Appropriate for portable players that have a standard 4:3 aspect ratio screen, with the widescreen mode letterboxed to be viewed right.

640x480 pixel dimensions, a ratio of 4:3.

  Standard << VHS Quality >> Widescreen  

The 3rd of 3 lower quality options also views in appropriate aspect ratios, using the letterbox approach for the widescreen DVD option.

640x480 pixel dimensions, a ratio of 4:3.


Let's finish this section with a look at the set of thumbnails for the widescreen DVD. They look the same as the regular aspect ratio set... at 4:3

 Viewing the DVDs with Windows Media Player 10 in Windows XP shows the same results... so it's not the viewer, but the tags in the disc files that account for the differences.

MyDVD Premier 8

For a cross-check... I used the same movie sets of input files to make DVDs with MyDVD Premier 8, running on Windows XP... a standard DVD and a widescreen one.

Here's the results, using the same InterVideo WinDVD app to view the discs and take frame snapshots. The snapshots of the standard disc are at the left, and the widescreen one at the right.

Most noticeable are how much better the High Definition widescreen files are displayed than those on the disc made by Vista's DVD Maker.


Conclusions and Closing

Widescreen and standard mode video starts with your camcorder, flows through the editing phase, then into the saved movies, the transcoding for discs, and then the display by the players. Most of the alignment needed is handled by the software behind the scenes. You'll accept things that look right and perk up when it doesn't, and then wonder why not.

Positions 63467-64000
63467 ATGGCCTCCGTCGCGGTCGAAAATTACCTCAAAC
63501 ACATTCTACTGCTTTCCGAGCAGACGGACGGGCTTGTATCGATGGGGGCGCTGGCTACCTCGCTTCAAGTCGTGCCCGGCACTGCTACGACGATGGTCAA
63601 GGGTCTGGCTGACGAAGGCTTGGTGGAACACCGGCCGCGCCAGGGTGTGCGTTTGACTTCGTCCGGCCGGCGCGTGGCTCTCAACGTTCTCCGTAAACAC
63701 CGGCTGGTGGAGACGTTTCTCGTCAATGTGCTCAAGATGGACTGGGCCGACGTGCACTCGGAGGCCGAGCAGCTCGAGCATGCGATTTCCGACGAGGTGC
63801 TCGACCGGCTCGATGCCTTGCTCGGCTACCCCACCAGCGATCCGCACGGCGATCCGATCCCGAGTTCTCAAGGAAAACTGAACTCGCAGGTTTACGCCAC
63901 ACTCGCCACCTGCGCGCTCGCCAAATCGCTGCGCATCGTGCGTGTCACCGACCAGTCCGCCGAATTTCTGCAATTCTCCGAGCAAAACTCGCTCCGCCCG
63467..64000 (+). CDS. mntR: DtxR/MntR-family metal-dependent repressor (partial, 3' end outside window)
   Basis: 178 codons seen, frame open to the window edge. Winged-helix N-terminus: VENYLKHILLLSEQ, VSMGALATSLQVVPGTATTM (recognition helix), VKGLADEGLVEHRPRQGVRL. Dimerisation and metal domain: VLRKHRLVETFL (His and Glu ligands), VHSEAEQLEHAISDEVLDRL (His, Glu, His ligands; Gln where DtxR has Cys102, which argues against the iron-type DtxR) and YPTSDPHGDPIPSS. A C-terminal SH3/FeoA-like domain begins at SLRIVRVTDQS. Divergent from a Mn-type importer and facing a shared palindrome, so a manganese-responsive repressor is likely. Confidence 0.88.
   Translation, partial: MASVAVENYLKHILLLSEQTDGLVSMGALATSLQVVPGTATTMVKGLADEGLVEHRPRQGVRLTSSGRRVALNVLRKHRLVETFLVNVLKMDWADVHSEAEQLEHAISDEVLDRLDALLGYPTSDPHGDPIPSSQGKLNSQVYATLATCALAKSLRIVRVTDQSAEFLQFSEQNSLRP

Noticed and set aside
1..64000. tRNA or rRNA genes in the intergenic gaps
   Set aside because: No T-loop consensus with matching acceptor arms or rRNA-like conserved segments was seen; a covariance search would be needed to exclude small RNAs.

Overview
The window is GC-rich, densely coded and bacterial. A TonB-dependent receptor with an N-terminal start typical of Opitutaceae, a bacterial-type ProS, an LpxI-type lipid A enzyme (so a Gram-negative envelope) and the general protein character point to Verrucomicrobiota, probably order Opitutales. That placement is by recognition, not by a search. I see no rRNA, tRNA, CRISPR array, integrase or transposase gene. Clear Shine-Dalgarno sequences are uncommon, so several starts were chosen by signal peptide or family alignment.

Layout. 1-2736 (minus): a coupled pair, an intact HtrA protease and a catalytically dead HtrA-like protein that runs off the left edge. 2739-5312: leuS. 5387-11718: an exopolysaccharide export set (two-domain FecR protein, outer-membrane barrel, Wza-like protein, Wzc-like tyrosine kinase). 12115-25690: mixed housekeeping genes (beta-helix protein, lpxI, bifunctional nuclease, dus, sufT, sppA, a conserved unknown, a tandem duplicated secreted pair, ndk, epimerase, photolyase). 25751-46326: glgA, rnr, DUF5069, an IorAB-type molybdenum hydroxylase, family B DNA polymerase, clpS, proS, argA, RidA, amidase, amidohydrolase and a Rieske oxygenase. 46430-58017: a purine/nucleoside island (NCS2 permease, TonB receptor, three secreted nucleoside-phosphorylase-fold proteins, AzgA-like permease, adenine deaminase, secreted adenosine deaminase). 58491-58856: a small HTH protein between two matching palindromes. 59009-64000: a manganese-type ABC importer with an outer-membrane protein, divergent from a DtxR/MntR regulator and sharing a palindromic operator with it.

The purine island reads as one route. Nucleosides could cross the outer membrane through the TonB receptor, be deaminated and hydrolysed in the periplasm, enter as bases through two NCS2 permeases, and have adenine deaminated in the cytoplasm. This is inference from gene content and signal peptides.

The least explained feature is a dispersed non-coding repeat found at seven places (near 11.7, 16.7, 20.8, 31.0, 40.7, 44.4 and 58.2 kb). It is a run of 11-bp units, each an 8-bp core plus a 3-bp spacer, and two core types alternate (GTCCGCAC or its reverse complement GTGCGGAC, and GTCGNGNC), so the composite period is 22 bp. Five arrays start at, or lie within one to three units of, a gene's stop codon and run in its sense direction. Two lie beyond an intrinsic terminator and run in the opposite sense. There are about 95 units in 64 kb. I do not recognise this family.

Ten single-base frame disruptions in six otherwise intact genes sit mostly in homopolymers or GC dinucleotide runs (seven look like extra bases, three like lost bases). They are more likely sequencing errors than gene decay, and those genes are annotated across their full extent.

This newsletter is about an increased awareness about the role of the tags in the files, and about how various files can play back differently than you expect.

For me, the standard versus widescreen footage sometimes starts with the camcorder... my Sony TRV-80 mini-DV uses a letterbox approach when recording in widescreen. It's the camcorder I used for the footage in this newsletter. That sets the stage for how the video stream is processed during editing.

My older Hi8 model TRV-615 gives me the option of letterboxing when recording as widescreen, or of using the full recording area of the chip.

DVD making options vary with the software

  • Vista's DVD Maker gives you a choice of 4:3 or 16:9 aspect ratio for the DVD... its help file says to pick it based on what you or your audience will be watching it on.

  • MyDVD 6.1 doesn't provide an option of making a widescreen versus standard DVD.

  • MyDVD 8 has a project setting option of either 4:3 or 16:9 for the menu aspect ratio. Its help file says like Vista's... make it shaped like the TV screen.

There's more to learn about tags and the effects they have... it's best to test your process with a little pilot file and learn how your systems work... burn a test disc and look at it before doing your big projects... adapt as needed. 

I look forward to comments and discussion about this and other newsletters on the forums at:

Windows Movie

Have a great week...


Movie Maker 2 and Photo Story 3 - www.papajohn .org
Photo Story 2 - www.photostory.

Products and Services

I'm involved in many things that support users of Movie Maker and Photo Story, and adding more regularly. Some are free and others reasonably priced.

Radio and Podcasting